BEIJING: For one particular group of Chinese - young urban married couples who grew up as only children - the yearly ritual of going home for Chinese New Year can also mean tough decisions and sometimes-painful arguments.
These young couples are part of the generation of only children born during the 34 years of China's 'one-child policy'. Following the typical pattern, they migrated to the larger cities from the outlying provinces to go to university. They stayed for work, then got married.
And now they must decide which set of parents to go visit. It's a decision fraught with emotion.
'Both of us want to go back to our home to celebrate Chinese New Year,' said Ms Lin Youlan, 30, a government worker who married her husband, Mr Li Haibin, 33, four years ago. 'We always fight about this problem.'
She is from Chongqing in south-west China, and he is from Shangdong, on China's east coast. They live in Beijing, and they are both only children.
Mr Li said as the only son, he is under intense family pressure to visit his parents, who are not in good health.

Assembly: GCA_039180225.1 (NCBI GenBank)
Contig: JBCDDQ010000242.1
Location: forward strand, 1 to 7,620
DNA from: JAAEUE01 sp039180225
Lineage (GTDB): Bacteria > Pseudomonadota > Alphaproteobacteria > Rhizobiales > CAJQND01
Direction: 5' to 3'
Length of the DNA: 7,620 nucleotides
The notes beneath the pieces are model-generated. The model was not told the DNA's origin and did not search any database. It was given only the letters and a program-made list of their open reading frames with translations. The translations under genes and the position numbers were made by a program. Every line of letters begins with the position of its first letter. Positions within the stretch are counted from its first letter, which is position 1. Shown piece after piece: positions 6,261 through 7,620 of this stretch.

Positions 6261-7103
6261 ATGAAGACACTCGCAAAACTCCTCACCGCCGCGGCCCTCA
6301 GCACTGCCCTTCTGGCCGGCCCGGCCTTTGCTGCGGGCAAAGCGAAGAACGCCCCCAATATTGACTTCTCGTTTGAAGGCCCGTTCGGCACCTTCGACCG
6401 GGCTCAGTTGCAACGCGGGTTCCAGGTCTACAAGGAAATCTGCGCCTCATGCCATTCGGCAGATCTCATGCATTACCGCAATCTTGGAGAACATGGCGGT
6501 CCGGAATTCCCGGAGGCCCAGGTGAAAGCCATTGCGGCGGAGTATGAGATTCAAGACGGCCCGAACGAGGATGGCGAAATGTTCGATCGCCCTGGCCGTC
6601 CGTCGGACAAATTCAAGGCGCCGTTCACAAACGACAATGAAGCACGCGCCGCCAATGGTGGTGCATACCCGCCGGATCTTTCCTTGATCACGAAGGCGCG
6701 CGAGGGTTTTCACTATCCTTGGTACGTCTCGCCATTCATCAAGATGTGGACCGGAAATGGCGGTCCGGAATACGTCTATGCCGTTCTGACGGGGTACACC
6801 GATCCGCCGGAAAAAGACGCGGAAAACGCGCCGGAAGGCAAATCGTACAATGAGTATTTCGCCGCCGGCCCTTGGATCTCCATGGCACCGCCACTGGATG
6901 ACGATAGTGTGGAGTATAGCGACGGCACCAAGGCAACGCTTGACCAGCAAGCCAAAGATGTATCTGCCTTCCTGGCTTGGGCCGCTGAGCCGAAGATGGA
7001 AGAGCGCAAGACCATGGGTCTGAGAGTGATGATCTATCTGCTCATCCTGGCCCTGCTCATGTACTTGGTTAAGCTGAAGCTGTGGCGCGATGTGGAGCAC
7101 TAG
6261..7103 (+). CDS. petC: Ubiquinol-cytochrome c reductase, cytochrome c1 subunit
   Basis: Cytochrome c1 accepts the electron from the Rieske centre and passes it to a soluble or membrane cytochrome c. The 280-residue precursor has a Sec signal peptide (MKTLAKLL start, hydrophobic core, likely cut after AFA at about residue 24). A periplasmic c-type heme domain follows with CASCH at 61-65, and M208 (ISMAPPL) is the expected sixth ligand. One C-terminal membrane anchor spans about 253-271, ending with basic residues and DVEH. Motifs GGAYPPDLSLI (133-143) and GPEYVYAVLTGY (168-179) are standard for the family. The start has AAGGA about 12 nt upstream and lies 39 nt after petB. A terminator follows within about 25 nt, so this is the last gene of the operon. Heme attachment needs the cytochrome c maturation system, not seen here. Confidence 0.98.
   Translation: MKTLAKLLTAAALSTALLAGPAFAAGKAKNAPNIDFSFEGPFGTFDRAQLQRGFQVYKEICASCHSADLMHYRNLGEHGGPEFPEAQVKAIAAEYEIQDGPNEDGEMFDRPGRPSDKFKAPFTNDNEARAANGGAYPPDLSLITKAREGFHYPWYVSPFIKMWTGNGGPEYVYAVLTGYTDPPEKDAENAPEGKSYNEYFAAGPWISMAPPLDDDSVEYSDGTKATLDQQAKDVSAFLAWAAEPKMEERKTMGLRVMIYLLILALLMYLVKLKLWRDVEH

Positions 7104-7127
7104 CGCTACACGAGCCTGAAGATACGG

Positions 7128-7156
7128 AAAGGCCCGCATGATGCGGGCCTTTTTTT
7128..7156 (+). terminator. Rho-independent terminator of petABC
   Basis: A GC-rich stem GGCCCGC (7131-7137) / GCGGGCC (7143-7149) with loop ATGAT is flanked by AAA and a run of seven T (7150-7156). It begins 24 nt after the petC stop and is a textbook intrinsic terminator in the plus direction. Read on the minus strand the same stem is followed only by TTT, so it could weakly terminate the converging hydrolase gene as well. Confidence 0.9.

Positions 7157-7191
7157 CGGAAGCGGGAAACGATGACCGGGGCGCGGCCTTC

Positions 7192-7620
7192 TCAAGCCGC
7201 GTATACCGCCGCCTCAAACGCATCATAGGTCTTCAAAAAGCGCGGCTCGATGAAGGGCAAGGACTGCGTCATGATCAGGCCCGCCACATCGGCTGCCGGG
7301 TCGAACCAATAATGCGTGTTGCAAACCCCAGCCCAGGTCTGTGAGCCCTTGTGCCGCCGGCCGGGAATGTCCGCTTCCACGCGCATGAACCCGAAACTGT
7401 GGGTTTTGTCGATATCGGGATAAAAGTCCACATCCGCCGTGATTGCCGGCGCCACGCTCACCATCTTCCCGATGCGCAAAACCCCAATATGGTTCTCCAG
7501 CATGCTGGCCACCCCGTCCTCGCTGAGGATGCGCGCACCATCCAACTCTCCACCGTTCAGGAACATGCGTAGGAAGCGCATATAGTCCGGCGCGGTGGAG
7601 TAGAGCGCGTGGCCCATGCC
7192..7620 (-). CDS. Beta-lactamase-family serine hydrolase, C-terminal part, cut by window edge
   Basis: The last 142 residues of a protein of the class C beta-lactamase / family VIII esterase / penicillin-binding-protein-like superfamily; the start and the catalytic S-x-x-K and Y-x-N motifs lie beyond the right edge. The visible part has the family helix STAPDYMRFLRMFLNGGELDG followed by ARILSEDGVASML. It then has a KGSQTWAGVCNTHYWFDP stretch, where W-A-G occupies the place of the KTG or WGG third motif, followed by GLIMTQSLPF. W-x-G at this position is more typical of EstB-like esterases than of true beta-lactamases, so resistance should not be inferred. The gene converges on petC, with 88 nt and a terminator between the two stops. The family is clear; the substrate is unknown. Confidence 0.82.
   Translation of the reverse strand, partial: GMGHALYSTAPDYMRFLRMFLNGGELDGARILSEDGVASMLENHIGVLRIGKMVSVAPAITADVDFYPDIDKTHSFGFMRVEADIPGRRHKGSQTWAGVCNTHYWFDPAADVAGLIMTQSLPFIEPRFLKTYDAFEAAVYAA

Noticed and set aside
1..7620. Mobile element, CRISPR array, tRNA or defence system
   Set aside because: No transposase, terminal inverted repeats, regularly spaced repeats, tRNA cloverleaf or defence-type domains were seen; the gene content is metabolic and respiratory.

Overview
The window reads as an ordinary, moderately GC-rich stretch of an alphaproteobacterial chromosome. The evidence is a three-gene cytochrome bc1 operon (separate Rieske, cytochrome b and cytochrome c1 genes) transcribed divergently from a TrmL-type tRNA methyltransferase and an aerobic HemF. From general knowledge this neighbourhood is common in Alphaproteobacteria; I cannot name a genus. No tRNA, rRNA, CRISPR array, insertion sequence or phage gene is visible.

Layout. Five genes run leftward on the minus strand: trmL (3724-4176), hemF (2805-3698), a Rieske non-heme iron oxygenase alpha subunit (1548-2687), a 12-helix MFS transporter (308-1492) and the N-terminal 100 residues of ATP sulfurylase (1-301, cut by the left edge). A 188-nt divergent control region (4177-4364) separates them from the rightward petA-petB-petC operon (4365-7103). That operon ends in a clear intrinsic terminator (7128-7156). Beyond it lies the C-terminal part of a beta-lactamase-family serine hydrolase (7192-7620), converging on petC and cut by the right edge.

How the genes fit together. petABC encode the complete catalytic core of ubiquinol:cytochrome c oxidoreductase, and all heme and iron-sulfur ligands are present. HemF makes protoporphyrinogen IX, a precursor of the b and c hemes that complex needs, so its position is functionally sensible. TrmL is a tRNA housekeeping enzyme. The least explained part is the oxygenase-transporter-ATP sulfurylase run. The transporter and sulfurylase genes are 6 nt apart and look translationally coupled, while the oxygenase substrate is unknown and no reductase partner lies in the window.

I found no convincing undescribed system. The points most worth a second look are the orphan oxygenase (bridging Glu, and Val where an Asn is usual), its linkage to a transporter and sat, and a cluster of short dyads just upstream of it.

'In Shandong province, men must celebrate the Spring Festival with their own families. And the wives should spend Chinese New Year at their husbands' homes,' he said. 'I worry how others will look at my parents if I don't go back home every year.'
In ancient times, Chinese New Year's Eve and the first day of the New Year - which this year fall on Jan 22 and Jan 23 - were spent at the home of the husband's parents, and the second day was spent with the parents of the wife. But that was in a time when couples largely married from the same village or town, or a relatively short distance away.
Now China's 1.3 billion people are mobile and rapidly urbanising. The government announced on Tuesday that the country's urban population had surpassed those living in rural areas, compared with just a quarter of the population living in cities in 1990.
That shift, coupled with the one-child policy and other societal changes, has left tens of millions of elderly people living alone, often with little in the way of government aid. China also has few nursing homes, and no tradition of professional caretakers to look after the elderly when they become infirm.
China now has 178 million people over the age of 60, according to government census figures. Mr Li Liguo, the minister of social affairs, said that number will jump to 216 million, or 16.7 per cent of the population, by 2015. At that time, Mr Li said, there will be 51 million 'empty nester' old people over 65 and living alone.
But while the older population is growing, China's current birthrate of about 1.54 children per woman is considered far below the normal replacement rate, which is two children per woman. (The rate in the United States, by comparison, is 2.06).
The problem comes vividly into focus now, with the annual Chinese New Year trek home - a time of year when, psychologists say, many 'empty nest' parents grow lonely and depressed.